Cory Doctorow, author and activist, was in Manchester tonight at Waterstone’s on Deansgate. The highly enjoyable – even inspiring – event was organised by the digital campaigners at manchester.openrightsgroup.org
The bulk of his talk centred on three rules (of the Internet. The first of many useful aphorisms was this – “everything we do today involves the Internet. Everything we will do tomorrow will require it.”)
RULE ONE; Anytime anyone puts a lock on something you created, it’s not for your benefit
He explained the background to the recent spat between Amazon and Hachette (one of the five big publishers left).
In the “normal” run of things, if you are a large supplier of a product that makes the retailer profitable, and gets people coming to the store, then you have more power. BUT if the retailer is able to find a way of “crazy glue-ing” the end-buyer to their store, then they have the power, because you as a supplier would have to hope that those end-users would rebuy the stuff from you elsewhere….
RULE TWO: Fame won’t make you rich, but nobody will buy your stuff if they don’t know your name.
Here he cited another aphorism-monger; “the problem for most artists isn’t piracy, it’s obscurity.”
He gave examples of artists (aka content generators) who have managed – by various mechanisms and in differing circumstances – to negotiate reasonable deals with the behemoths who run the show.
RULE THREE: Information doesn’t want to be free…
It wants us to stop anthropomorphising it… People want to be free. Here he came into his own. There was – as anyone who has read his fiction or non-fiction would expect – intelligence, insight, humour, energy, warmth, creativity and a bright ethical light. He pointed out that the Internet must not be thought of as “a glorified video-on-demand service”, but as “the nervous system of the 21st century.” He pointed out that the provisions of various digital rights management laws means that security flaws in iPhones (you know, those camera/microphone/tracking devices you take with you EVERYWHERE) don’t get flagged up as easily.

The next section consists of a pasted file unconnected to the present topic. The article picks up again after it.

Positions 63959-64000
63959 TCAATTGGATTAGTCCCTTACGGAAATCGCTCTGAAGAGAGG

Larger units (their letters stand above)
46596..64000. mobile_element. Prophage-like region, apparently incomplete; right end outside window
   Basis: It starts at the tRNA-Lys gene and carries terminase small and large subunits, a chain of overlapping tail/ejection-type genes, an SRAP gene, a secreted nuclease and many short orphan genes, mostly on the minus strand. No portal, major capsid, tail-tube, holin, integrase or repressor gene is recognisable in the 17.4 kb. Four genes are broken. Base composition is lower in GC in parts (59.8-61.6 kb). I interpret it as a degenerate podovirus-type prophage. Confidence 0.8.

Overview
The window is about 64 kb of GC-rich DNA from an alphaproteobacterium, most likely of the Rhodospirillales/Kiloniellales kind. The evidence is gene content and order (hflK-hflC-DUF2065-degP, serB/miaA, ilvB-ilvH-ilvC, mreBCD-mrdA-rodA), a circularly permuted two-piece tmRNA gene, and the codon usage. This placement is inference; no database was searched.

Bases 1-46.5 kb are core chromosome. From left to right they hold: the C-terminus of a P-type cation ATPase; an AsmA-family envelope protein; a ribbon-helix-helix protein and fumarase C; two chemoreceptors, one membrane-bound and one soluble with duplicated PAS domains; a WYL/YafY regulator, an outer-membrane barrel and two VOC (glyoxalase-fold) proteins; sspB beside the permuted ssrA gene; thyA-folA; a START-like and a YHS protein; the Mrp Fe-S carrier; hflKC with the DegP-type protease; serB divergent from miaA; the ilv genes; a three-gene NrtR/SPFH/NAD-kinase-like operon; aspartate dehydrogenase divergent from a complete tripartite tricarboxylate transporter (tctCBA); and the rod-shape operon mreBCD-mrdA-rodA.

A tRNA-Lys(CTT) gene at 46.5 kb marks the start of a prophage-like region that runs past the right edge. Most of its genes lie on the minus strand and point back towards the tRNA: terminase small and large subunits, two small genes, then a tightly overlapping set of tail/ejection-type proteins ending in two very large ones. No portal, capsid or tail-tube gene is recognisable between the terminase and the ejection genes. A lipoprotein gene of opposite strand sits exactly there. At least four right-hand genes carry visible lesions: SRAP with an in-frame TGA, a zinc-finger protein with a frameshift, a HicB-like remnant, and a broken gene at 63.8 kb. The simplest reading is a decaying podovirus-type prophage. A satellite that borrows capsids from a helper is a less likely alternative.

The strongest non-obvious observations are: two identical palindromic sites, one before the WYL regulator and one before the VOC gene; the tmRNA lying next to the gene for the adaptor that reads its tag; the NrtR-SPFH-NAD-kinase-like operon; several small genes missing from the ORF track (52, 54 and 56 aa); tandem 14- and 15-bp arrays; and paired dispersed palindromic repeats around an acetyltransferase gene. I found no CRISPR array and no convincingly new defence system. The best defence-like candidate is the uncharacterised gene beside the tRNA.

He told the horror story that was the passing of the Digital Economy Act in the last day of the last parliament (2010.) And he referenced the fascinating-sounding study that Martha Lane-Fox (“Baroness of Soho” and ex “Champion of Digital Inclusion”) hired price waterhouse coopers to do on the impact of digital inclusion on people’s lives (above and beyond ‘better grades’ – better jobs, healthier, more civically engage.
Artists, he said, should never be on the side of censorship and surveillance, and if the business model they are using requires those, then the business model is wrong.
The Q and A was brief (he had a train to get to) but he did three interesting things
- He gave really interesting answers (it doesn’t always happen) that included references to other thinkers (Laurence Lessig on corruption) and even classic movies – he tied The Magnificent Seven to a possible anti-fracking tactic!!
- He answered the question that the questioner was trying to ask, should have asked
- He explicitly asked for questioners who “weren’t dudes; sometimes Q and As turn into sausage fests.”
After a final shout-out to librarians (the best people to guide us through the data smog) and pointing out that “libraries are not book depositories, they are information dojos” it was time for some book signing.
I am now going to do two things.
- Join manchester.openrightsgroup.org. As the man said – all the other battles we are going to fight – on environment, on human rights etc, are going to have the Internet as an/the substrate
- Make sure I don’t start reading the novel I bought – “Pirate Cinema” until I have an uninterrupted chunk of time. Mr Doctorow has already caused havoc to my work schedules a couple of times by writing books that ya just can’t book down. #wontgetburnedagain